Back in 2012, the idea that The Doctor could be – shock, horror – a woman was worthy of an April Fool from showrunner Steven Moffat. Yet with each regeneration, pressure increases to hand the keys of the TARDIS over to a Time Lady. Peter Capaldi has voiced his support, as has David Tennant – and Tilda Swinton has been heavily trailed as a possibility. Missy is a delight, so who could argue?
Well, me. Concentrating on The Doctor’s gender not only obscures the many brilliant women who have been a driving force in the Whoniverse, it’s also stopping the real conversations about gender that the veteran show needs to have.
From the moment in 1963 when the British public was catapulted into time and space with Delia Derbyshire’s haunting theme and met The Doctor’s smart and capable granddaughter, Susan, the women of Doctor Who have (almost) always been more than damsels in distress. They’ve got The Doctor out of trouble, figured out problems, shown bravery and heart and even bomb-making skills (sort of). The point is – they don’t need to be in the lead role to be leading the way.
The TARDIS’s female passengers have been a mirror of the time and an inspiration to the girls tuning in. In the 1970s, investigative journalist Sarah Jane Smith joined as an ardent feminist who infiltrates nefarious medical establishments, battles Sontarans and assists the UN. After an emotional reunion with David Tennant’s Doctor in 2006, she headed up spin-off show The Sarah Jane Adventures from 2007-2011 – a rare TV heroine in her 60s.
The 1980s gave us genre-busting Ace – a black bomber jacket-wearing kid from the wrong side of the tracks, who is the only cautioned arsonist to travel in the TARDIS. Then script editor Andrew Cartmel said she was “a fighter and not a screamer”. Streetwise and working class, she paved the way for Buffy to slay vampires and Xena to be a warrior princess.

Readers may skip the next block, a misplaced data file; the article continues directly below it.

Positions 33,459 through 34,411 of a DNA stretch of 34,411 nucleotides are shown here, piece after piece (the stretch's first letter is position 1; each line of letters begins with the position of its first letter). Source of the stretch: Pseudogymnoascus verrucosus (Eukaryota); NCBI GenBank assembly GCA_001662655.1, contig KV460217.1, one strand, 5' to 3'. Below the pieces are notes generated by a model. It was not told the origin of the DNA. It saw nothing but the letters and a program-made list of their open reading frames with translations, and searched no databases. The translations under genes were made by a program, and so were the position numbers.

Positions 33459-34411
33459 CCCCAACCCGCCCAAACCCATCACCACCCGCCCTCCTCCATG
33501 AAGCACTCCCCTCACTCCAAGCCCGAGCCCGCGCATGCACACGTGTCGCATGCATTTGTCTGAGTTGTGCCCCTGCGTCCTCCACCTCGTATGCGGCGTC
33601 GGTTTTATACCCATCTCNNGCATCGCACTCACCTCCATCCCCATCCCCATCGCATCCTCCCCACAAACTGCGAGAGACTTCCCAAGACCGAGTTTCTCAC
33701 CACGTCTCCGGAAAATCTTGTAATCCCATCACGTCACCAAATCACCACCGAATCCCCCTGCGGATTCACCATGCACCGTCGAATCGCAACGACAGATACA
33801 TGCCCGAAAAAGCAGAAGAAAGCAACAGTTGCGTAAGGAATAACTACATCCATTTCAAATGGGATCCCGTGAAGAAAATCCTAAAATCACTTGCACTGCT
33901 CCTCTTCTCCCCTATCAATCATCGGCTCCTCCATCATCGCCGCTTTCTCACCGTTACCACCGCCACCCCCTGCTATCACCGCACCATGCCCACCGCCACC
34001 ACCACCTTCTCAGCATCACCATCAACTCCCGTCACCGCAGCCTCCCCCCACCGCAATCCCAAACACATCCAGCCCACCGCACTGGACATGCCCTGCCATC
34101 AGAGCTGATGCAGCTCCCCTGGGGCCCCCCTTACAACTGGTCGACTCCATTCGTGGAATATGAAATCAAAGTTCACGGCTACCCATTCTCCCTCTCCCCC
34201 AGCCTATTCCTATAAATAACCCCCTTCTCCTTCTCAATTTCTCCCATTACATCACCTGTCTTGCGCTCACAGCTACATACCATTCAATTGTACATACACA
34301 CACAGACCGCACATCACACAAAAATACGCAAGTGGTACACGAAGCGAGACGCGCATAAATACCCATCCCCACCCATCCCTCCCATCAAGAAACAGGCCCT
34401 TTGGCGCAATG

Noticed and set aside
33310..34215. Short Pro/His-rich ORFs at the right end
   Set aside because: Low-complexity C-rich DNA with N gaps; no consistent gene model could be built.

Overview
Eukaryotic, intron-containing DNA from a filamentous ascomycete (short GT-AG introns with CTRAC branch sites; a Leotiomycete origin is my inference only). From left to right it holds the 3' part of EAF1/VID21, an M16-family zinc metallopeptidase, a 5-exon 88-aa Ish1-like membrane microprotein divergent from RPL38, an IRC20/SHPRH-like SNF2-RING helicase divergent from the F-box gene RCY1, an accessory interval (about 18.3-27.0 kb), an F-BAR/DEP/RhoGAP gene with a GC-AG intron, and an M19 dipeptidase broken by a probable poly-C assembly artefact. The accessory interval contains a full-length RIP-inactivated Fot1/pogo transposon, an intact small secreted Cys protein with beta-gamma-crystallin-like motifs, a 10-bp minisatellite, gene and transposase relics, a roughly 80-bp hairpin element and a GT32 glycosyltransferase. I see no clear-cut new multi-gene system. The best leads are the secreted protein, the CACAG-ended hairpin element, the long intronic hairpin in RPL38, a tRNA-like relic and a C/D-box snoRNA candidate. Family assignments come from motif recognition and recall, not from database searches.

In the modern era, Rose Tyler gave relevance to the returned Who, gobby Donna Noble saved millions of lives across the galaxy and Amy Pond brought a bundle of complexity to the series when she killed Madame Kovarian in a moment of rage-filled revenge. Her half-Time Lord daughter River Song was a time traveller, archaeologist and assassin in one. Take that sweetie. The Master has even become Missy, showing that ladies definitely don’t have to be good girls.
And yet… Steven Moffat’s Who has passed the Bechdel test (featuring at least two women who talk to each other about something other than a bloke) less frequently than Russell T Davies’ did. The passes between women of colour and LGBT women have traditionally been really low, although that’s set to change with new companion Bill Potts. There are nowhere near enough episodes written by women. Sure, a female Doctor might look like progress – but instead of looking at who’s speaking the words, shouldn’t we think about whose words they are?
In total, more than 92,000 people have sold The Big Issue since 1991 to help themselves work their way out of poverty – more than could fit into Wembley Stadium.